The Odd Origins of Contemporary Minimalist Architecture

January 17, 2024



Elle Yap

Since its popular heyday in the middle of the 20th century, minimalist architecture has not receded one bit. Its aesthetic and visual cues still abound in society even as we move forward to newer trends and ideas. 

Seen as a reaction to the continued abstraction and subjectivity of art and its related fields in the early 20th century, minimalism took aesthetic and ideological cues from Japanese and European architecture and created an ethos that communicated the most information or created the most use with the simplest elements available. 

Hopscotch House with traditional shoji screens, tatami mats, and white walls.
A common feature of a Japanese home is the presence of sliding doors to partition large rooms. Today, most sliding doors are made of paper squares fastened to a wood lattice that allows light to pass through.

‘Less is More’ as a Standard

In the post-war era came more avant-garde, experimental, or just grand art movements. These movements were a way of escapism or as a way of addressing their problems at the time. Countries like Italy pivoted towards social realism (or neo-realism) that aimed to depict reality as it is. Americans gravitated toward abstract expressionism. Popular artists like Jackson Pollock and Mark Rothko expressed their artistry in ways that overcame easy meaning-making for its viewers.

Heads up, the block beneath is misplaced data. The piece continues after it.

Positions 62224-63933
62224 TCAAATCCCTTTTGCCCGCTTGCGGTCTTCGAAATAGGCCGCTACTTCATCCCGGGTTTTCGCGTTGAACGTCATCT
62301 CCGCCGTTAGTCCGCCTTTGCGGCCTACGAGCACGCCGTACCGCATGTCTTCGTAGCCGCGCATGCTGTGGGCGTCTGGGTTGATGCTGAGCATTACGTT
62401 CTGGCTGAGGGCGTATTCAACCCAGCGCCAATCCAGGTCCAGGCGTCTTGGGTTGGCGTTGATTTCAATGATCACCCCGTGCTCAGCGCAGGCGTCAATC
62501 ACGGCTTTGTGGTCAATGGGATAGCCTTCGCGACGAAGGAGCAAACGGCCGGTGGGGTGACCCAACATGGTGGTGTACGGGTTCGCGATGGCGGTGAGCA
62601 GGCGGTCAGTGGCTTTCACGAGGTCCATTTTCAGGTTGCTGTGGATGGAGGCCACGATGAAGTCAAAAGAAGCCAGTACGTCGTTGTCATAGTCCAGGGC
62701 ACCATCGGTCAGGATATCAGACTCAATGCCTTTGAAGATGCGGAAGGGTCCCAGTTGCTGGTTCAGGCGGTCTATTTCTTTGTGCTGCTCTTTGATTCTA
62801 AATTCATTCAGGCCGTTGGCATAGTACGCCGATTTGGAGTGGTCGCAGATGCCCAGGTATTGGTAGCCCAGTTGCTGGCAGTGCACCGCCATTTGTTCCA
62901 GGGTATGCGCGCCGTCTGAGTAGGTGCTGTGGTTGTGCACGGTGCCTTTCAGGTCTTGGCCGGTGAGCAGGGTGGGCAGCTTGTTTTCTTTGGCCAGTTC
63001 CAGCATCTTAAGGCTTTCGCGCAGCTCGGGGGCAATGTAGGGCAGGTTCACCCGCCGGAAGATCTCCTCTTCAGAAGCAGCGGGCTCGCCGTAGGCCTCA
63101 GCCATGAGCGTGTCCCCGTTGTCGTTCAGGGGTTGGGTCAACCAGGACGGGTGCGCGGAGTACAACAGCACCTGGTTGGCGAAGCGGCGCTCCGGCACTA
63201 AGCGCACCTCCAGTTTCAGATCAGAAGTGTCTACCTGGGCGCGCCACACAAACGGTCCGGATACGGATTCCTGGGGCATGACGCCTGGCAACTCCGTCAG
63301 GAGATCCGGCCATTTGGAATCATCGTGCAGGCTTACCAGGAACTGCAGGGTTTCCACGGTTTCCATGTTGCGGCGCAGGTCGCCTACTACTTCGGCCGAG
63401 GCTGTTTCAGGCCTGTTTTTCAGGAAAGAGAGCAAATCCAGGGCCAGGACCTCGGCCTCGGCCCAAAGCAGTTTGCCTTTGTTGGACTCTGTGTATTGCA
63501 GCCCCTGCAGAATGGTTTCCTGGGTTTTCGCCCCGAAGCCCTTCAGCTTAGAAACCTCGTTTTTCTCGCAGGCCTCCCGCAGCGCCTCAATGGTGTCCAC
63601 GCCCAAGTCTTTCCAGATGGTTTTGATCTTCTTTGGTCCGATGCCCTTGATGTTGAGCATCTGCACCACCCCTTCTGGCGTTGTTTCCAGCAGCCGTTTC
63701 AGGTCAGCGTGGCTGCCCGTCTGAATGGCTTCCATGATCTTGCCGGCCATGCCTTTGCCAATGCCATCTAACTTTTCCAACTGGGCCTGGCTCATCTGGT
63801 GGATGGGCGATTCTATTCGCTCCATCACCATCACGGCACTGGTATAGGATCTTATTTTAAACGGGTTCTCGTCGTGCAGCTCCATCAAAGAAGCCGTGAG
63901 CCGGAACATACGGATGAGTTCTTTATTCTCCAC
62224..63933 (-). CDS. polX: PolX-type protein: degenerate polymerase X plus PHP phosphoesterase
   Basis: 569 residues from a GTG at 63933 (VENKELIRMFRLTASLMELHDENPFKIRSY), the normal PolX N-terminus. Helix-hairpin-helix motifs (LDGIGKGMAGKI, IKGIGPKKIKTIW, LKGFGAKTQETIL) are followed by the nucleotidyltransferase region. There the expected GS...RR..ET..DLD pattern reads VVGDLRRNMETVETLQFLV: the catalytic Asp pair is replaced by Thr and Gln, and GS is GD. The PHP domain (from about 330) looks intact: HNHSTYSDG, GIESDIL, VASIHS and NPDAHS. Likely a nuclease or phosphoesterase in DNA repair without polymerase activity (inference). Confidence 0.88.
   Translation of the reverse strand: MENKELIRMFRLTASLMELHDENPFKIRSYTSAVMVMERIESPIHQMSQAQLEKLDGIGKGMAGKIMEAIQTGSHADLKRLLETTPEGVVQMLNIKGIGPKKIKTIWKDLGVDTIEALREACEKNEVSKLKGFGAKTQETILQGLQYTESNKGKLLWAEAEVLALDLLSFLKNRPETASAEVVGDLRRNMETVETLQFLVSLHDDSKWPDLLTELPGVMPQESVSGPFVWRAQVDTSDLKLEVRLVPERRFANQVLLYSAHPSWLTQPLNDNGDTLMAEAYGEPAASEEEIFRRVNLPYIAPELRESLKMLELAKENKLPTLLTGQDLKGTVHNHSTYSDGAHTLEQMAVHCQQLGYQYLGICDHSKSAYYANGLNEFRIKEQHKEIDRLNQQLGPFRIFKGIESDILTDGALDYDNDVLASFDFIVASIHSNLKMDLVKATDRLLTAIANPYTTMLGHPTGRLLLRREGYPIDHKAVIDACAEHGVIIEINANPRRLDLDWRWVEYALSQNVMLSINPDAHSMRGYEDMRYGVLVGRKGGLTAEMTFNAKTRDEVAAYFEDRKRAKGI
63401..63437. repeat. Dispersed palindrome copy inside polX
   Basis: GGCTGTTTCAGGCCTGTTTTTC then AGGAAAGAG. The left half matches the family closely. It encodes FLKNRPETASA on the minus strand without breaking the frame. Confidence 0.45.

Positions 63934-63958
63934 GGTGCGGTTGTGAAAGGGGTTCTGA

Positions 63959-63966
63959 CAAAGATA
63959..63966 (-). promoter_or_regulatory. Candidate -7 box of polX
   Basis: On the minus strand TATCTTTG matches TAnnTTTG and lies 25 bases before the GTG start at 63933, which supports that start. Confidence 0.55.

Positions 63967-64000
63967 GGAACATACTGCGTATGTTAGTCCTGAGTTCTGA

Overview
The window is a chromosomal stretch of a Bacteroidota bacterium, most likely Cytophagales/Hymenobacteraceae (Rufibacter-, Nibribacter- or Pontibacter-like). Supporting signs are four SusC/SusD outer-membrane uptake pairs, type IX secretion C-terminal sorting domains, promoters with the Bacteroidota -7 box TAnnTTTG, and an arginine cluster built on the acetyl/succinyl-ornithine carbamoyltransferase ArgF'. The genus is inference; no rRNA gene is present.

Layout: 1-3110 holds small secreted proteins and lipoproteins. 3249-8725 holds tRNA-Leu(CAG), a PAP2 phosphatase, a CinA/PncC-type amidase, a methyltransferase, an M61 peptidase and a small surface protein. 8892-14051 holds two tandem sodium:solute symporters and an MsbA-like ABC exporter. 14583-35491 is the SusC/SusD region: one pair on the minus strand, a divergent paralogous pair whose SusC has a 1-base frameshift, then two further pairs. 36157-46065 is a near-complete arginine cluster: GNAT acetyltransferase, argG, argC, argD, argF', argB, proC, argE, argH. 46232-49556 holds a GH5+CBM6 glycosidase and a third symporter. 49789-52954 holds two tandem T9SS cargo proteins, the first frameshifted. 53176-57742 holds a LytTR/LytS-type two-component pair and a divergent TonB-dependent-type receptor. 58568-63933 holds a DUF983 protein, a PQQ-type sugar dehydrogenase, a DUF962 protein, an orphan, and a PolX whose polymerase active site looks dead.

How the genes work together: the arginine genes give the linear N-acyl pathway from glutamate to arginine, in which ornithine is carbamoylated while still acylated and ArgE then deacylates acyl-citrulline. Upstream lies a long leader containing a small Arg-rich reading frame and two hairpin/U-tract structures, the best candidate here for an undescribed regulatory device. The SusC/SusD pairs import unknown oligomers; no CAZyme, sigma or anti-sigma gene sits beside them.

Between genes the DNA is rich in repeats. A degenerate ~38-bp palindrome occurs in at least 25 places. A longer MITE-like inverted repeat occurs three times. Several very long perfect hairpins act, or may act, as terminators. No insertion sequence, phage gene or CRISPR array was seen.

Minimalism, alongside other movements such as postmodernism and deconstructivism, existed as a firebrand against both realism and abstract expressionism. While abstract expressionism resisted meaning in the first place, minimalists aimed to create it with the simplest tools or ideas. 

Mother and Child (1954), HR Ocampo’s abstract take on a classic theme

The movement’s “less is more” ethos and the focus on simplicity of design is identifiable even today. Its use of sharp geometric shapes and a singular, solid color palette has influenced other styles and movements, like brutalism and futurism. It also continues to be popular in European countries, especially in Scandinavia, as a stylistic choice of many houses and communities there.

How do we use minimalism today? The supposed “echoes” of an aging movement still vibrate wildly and influence the way we do things even today. 

Accessibile Minimalism

Minimalism as a concept can be seen as a rejection of extravagance, a stripping away of the unnecessary in favor of the basic. It’s not just a reaction to abstract expressionism; it’s a rebellion against decades of different decadent art forms like neoclassicism and its variant offshoots becoming popular in different countries.